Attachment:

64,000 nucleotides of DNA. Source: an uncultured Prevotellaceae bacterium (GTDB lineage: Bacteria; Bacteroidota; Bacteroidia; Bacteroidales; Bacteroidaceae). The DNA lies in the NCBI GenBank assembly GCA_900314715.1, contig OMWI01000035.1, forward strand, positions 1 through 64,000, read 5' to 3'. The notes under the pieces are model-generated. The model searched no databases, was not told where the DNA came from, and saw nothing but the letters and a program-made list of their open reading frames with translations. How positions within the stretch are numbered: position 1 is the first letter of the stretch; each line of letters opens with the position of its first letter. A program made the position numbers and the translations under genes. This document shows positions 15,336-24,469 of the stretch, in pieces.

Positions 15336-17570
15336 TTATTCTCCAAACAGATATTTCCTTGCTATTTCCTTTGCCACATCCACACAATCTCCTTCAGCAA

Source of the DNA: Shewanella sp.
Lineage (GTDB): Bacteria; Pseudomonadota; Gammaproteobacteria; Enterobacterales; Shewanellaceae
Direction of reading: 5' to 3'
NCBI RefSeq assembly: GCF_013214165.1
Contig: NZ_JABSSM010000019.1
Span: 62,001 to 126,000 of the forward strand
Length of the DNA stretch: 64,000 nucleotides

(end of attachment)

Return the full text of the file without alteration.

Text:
64,000 nucleotides of DNA. Source: an uncultured Prevotellaceae bacterium (GTDB lineage: Bacteria; Bacteroidota; Bacteroidia; Bacteroidales; Bacteroidaceae). The DNA lies in the NCBI GenBank assembly GCA_900314715.1, contig OMWI01000035.1, forward strand, positions 1 through 64,000, read 5' to 3'. The notes under the pieces are model-generated. The model searched no databases, was not told where the DNA came from, and saw nothing but the letters and a program-made list of their open reading frames with translations. How positions within the stretch are numbered: position 1 is the first letter of the stretch; each line of letters opens with the position of its first letter. A program made the position numbers and the translations under genes. This document shows positions 15,336-24,469 of the stretch, in pieces.

Positions 15336-17570
15336 TTATTCTCCAAACAGATATTTCCTTGCTATTTCCTTTGCCACATCCACACAATCTCCTTCAGCAA

Source of the DNA: Shewanella sp.
Lineage (GTDB): Bacteria; Pseudomonadota; Gammaproteobacteria; Enterobacterales; Shewanellaceae
Direction of reading: 5' to 3'
NCBI RefSeq assembly: GCF_013214165.1
Contig: NZ_JABSSM010000019.1
Span: 62,001 to 126,000 of the forward strand
Length of the DNA stretch: 64,000 nucleotides